Writing options is not without risk. You open the option position because you have certain expectation on the stock. What if all goes wrong?
Towards the end of august, I got more relaxed with options. I had sold already a few puts and calls and considered I was now ready to take on more positions to get even more experience. In this post, I will walk you through an option position that went wrong and what it did to me.
Gaining some more experience in option writing was on my mind. I therefore decided to write a put option on Coca Cola (KO). At that time, I considered KO a stock I would not mind to own at the price of 40 USD. I had read a lot about the stock on DGI blogs and considered 40 a cheap price to pick up a wide moat stock.
Hence on sept 17, I wrote the 40 put for Sept 20 2015. The stock was trading around 41,2 at that time and I was able to collect a premium of 30,55.
Then the markets digested the China news in a bad way on aug 24. As a result, the markets took a major hit and my KO option was in the money, and stayed in the money for quite some time. The stock did not go above 39 and expiration week was coming soon. This meant I would have to pay 40USD for a stock that now trades at 38 something…!!!
I felt bad, really bad… But why…? I was happy to buy the stock at a price of 40 USD. If I stayed loyal to my original plan, I would need put the money on the table and get the stock at 40. If I believe that nothing has changed with KO and its fundamental business, I could do just that. Now that the moment approached to act like I promised, I chickened out. This is not something I expected to happen. A good lessons learned.
So, I decided to take the other exit possibility: I decided to roll the option.
What is rolling an option?
Rolling a put option means that you buy back the put options that you have originally written. as a result, you have no more open position. But You have locked in a loss. You paid more for the buy-back than you received for selling initially. You then go and sell another option, with another expiration day and possibly strike price and get hopefully some more premium.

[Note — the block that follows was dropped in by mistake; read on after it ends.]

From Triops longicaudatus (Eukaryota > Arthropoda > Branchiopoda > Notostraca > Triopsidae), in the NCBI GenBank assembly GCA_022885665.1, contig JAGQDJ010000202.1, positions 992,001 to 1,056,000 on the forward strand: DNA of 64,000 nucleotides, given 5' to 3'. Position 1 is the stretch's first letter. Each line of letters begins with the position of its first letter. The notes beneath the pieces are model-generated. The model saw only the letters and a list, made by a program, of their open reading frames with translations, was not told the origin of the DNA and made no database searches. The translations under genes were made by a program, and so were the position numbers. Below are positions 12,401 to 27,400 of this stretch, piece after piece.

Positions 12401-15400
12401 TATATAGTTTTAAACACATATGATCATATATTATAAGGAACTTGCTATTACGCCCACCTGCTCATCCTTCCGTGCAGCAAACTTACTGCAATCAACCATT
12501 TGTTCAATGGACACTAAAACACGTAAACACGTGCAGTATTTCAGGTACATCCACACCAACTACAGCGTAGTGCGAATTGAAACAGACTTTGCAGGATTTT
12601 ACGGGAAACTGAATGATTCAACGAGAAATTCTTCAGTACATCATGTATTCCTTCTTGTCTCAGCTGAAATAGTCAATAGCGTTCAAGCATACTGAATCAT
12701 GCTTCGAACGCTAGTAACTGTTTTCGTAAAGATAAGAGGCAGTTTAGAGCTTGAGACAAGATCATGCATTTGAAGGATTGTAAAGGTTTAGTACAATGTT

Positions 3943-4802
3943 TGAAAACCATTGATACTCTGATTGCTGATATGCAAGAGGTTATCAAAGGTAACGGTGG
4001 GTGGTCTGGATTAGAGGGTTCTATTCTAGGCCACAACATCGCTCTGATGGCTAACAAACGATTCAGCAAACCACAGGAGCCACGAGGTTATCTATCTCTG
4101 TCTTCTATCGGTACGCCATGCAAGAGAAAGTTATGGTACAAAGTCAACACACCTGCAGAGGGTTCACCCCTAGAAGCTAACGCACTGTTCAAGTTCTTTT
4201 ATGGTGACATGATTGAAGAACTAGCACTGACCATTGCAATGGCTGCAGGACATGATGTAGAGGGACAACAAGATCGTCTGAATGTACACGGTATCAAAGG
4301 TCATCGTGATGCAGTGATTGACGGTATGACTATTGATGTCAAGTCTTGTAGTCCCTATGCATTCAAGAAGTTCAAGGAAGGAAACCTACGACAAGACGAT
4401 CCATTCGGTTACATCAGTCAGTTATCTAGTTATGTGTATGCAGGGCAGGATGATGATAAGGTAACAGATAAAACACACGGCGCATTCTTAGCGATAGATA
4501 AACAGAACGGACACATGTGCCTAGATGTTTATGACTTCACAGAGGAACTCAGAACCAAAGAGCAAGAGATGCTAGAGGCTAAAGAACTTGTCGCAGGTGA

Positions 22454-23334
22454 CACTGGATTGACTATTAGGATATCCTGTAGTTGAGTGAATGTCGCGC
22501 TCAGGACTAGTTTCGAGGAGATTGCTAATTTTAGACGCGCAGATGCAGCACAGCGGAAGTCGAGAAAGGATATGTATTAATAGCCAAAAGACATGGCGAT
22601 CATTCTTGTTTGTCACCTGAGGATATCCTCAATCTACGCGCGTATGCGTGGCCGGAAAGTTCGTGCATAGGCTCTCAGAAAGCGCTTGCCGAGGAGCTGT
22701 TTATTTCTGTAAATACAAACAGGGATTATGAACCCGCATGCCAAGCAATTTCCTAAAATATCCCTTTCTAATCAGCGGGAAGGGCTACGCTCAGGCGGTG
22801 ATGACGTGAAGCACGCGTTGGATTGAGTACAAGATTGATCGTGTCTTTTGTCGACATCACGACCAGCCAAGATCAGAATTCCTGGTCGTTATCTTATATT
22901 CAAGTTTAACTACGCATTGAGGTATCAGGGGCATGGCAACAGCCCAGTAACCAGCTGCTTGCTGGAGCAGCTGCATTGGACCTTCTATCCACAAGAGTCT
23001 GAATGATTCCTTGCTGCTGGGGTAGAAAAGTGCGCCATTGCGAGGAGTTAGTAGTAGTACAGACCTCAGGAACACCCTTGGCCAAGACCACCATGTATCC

This is what I did.
I bought back the original put for 202 USD, and thus locking in a loss of approx 170 USD.
At the same time, I sold a new put option. For this one, I got 229 USD. This means I now have received after costs 60 USD credit for this option. Top Deal
What are the characteristics of this new option?
I now only need to pay 39 USD if the option gets exercised. this is a full dollar less than the option I had on before. It means I get to keep 100 USD extra: Top Deal
Maturity date: January 2016
In order to lower the strike that much and still collect a premium, I needed to roll 4 months. This was with hindsight a bad idea.
This is a bad idea for 2 reasons
1- options with that much days till expiration have almost no time decay. If nothing changes, then your options almost does not loose any value in a day.
2- If the stocks goes back in the right direction, the price of the option does not change that much at all
How it ended
The markets started to recover after Yellen decided not to raise the interest rates for now. Ko started to recover and went to 40, 41, 41,5. I started to look at the option premium and it went slow down. The highest KO went the slower it went down.
on 8 October, the option went below 60USD. From this time onwards, If KO does not go any lower, I would start tomato money again.
Due to some circumstances, the option was written at a broker I decided no longer to use. I used this opportunity to close the position and empty my account.
Key take aways
Make sure you really, really want to own the stock
If you roll an option, do not roll it out to far in time
What are the lessons you have learned from option positions going bad?